Steven M. Marks*
In his article “Copyright and Innovation: The Untold Story,”1 Professor Michael Carrier reflects a common misunderstanding of the role of copyright in society, the relationship between technology and copyright, and the role of record companies as innovators. He also ignores evidence of how new consumer offerings during the last decade have flourished compared to the static options available to music consumers during the half century before that time. The years since the A&M Records, Inc. v. Napster, Inc.2 decision tell a story of vigorous licensing of new models by large and small record labels, large investments in music services and related technology, and a vibrant digital market that dwarfs the growth in other media industries. The purpose of this Reply is briefly to elucidate these points.3
Copyright, the Constitution, and the Role of Record Companies
Professor Carrier tends to juxtapose copyright against innovation, failing to recognize that the Founders granted Congress the authority to protect creative works precisely to promote innovation.4 Indeed, as the authors of a recent article described, the Founders recognized that copyright protection is grounded in pre-existing rights meant to protect economic incentives and the inherent right to the fruits of one’s labor.5
Although Professor Carrier rightly recognizes the importance of innovation,6 he assumes that the only type of innovation is technology and fails to include copyrighted works as part of the innovation that fuels economic growth. Numerous studies have demonstrated the value of copyright industries to this economy.7 Simply put, copyright and innovation are not mutually exclusive.
Record companies have invested billions of dollars to create the recordings that provide a soundtrack for the lives of most people.8 Much like venture capitalists, record companies invest money under extremely risky circumstances. Approximately nine out of ten investments in new recordings are failures.9
But record companies are more than investors that make innovation possible. Record companies frequently are a critical part of the creative process that results in the innovation. Record company employees scout hundreds of thousands of artists, help develop repertoire for recordings, and actively participate in the recording process.10
The Music Industry, Technology and Innovation: A Success Story
Professor Carrier also mischaracterizes the relationship between technology and copyright. Professor Carrier inappropriately pits copyright against innovation as though the two are boxers sparring for control rather than partners that work collaboratively and interdependently. The desire of consumers to listen to music has been a driving force for technology and recording companies to build and invest in new platforms and configurations, from vinyl record players to cassette players to CD players to iPods.
We have seen more evidence of this interdependence in recent years than ever before. Let’s rewind to the 1990s, a time when consumer options to listen to music were limited to two choices—tuning into a terrestrial radio broadcast, or purchasing a CD or cassette. Fast forward to today and consumer choices have blossomed to include a wide variety of products and services: DRM-free downloads, all-you-can-eat subscription services, free on-demand audio and video services, music bundled with a phone, cloud and locker services, and specialized digital radio outlets to name a few.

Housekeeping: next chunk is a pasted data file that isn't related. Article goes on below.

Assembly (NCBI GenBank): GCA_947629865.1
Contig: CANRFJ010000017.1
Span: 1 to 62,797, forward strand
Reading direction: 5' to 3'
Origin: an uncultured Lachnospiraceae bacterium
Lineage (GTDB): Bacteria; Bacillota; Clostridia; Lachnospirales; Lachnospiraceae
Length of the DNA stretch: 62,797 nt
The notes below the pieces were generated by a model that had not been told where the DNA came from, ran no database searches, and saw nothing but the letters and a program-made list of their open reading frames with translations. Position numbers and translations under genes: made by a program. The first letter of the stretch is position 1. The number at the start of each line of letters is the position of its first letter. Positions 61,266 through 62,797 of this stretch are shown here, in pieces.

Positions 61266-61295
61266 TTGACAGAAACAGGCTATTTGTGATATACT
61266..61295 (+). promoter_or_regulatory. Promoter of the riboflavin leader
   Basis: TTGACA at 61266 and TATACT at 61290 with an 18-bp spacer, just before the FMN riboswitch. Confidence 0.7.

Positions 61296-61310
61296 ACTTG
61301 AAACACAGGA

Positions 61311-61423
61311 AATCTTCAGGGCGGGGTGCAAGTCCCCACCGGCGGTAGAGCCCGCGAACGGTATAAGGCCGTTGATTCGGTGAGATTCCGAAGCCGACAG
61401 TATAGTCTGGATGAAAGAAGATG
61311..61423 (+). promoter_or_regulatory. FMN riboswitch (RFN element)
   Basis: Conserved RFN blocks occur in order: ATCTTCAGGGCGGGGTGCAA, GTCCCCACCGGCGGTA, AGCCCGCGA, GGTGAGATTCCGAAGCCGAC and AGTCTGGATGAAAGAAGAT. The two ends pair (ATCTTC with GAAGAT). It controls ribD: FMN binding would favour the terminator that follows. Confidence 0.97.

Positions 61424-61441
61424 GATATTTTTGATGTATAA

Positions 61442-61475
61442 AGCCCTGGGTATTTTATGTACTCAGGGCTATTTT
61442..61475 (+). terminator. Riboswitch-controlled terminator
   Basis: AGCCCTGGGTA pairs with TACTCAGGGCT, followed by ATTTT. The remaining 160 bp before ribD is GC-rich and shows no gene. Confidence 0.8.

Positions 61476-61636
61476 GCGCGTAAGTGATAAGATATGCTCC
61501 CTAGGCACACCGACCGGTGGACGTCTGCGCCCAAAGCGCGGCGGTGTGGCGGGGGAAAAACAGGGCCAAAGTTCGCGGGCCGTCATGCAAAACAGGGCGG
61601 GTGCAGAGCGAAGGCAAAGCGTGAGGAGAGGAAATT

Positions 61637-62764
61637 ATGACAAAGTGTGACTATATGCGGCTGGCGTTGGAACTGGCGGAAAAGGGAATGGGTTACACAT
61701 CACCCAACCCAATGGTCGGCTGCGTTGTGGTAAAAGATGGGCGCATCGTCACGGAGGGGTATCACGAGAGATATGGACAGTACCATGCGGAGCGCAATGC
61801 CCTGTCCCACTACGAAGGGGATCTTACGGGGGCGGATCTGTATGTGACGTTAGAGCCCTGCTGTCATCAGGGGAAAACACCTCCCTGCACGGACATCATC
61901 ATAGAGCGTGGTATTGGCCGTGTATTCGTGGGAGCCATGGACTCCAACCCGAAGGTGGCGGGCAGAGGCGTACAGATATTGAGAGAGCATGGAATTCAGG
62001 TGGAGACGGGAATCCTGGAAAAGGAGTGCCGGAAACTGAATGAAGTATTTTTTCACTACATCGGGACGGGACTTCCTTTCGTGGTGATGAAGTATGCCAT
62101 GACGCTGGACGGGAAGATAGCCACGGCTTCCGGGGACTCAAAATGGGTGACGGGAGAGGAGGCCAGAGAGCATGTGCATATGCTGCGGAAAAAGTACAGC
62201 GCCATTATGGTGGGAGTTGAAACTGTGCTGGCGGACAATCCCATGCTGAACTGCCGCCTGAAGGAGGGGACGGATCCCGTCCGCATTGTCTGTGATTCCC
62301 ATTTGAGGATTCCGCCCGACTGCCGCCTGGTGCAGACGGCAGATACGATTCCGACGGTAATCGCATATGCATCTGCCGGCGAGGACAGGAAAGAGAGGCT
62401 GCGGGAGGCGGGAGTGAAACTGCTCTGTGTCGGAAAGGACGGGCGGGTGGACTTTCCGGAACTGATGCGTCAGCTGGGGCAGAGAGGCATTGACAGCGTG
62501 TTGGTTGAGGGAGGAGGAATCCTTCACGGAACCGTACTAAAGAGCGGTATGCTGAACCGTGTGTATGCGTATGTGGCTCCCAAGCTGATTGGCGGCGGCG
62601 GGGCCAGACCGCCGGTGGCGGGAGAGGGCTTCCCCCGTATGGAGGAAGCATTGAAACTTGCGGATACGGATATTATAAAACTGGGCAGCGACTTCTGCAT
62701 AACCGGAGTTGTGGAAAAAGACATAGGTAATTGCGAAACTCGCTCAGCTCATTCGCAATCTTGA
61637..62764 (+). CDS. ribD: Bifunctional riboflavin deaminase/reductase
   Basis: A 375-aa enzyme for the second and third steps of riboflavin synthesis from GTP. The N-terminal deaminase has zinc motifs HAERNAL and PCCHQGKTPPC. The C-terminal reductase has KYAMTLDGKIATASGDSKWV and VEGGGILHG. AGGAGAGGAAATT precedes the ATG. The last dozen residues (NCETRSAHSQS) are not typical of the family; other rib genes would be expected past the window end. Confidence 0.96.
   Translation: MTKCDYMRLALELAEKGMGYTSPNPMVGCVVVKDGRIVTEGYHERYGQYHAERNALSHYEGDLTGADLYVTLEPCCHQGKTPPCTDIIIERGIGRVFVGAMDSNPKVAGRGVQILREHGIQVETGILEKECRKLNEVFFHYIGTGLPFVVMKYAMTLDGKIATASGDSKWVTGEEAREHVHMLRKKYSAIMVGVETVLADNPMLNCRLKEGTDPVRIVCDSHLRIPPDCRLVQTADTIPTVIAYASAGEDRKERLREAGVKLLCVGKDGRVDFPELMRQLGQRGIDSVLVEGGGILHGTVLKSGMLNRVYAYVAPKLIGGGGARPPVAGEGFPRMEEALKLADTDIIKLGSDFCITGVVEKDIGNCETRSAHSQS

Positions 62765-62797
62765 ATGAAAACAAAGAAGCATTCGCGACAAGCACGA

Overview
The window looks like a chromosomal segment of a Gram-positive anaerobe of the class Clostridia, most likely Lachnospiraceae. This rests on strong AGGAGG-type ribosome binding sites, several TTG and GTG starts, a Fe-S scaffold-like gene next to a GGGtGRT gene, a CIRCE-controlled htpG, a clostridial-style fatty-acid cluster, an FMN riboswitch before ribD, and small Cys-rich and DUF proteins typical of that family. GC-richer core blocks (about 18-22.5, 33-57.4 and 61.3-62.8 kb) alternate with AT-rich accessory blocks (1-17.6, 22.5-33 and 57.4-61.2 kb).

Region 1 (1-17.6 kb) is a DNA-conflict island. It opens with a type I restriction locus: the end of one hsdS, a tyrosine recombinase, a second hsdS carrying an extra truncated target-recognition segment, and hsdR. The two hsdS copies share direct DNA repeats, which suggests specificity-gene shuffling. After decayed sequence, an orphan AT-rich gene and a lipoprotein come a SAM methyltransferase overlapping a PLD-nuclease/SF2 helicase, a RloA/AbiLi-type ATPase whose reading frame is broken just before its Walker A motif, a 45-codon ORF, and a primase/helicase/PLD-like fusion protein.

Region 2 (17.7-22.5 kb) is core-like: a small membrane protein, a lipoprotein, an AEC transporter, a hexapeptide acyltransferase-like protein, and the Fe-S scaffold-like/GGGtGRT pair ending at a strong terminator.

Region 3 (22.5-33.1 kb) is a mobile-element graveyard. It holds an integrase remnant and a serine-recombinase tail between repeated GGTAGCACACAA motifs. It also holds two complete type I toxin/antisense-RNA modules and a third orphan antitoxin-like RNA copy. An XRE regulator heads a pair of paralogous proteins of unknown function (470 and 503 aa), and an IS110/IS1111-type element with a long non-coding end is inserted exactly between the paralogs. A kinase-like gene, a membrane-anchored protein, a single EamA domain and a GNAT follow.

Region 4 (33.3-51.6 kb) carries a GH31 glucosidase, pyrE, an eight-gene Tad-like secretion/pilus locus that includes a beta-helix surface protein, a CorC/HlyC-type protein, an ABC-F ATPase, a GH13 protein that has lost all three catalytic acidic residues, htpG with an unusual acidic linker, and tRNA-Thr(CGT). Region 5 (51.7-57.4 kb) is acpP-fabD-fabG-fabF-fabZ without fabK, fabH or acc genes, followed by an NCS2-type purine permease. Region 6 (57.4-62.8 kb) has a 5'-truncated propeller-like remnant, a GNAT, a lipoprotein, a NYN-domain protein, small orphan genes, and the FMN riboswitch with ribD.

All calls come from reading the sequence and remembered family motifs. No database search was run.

Today, more than 500 services offering these consumer options exist, tenfold the number merely ten years ago.11 In the United States, revenues from digital services exceeded $4 billion in 2012 compared to less than $200 million nine years ago.12 The music industry now derives almost sixty percent of its revenues from digital services and is far ahead of other media industries when comparing the transition to digital services.13 These statistics belie Professor Carrier’s theory that the music industry has seen little innovation since the Napster decision.
Professor Carrier also states that “[v]enture capital funding in the area of digital music fell significantly after the Napster decision.”14 This rhetoric is fashionable among detractors of copyright enforcement. When the United States Supreme Court was deciding the MGM Studios, Inc. v. Grokster, Inc.15 case in 2005, a group of venture capitalists warned that a ruling against Grokster would dry up venture capital investment.16 Yet after the Supreme Court’s unanimous ruling against Grokster, venture capital investment grew in the media and entertainment sector by more than fifty percent.17 Venture capitalists invested more than $1 billion in music companies in 2011 and 2012 alone.18 This reality is the best response to Professor Carrier’s assertions that aggressive enforcement against Napster and its progeny has left technology companies, record labels, venture capitalists, and consumers in a worse position than if Napster won the litigation.
But logic also dictates a conclusion contrary to Professor Carrier’s conclusion. It is hard to imagine why Napster, after fighting to avoid the need to obtain licenses, would have voluntarily negotiated licenses and paid royalties if it won the case. A finding for Napster would have instantly granted online services the right to copy and distribute music without any permission or license. Likewise, after Napster, some companies tried to architect services around the court’s decision.19 Professor Carrier refers to these as innovators, yet none of these new services and technology meant any money for creators.
Thus, one might conclude the opposite of Professor Carrier’s thesis: the Napster case and the strategic enforcement that accompanied vigorous licensing by record companies enabled rather than dried up investment in music.
* Chief, Digital Business & General Counsel for the Recording Industry Association of America.
WLR Online: Volume 2013, No. 4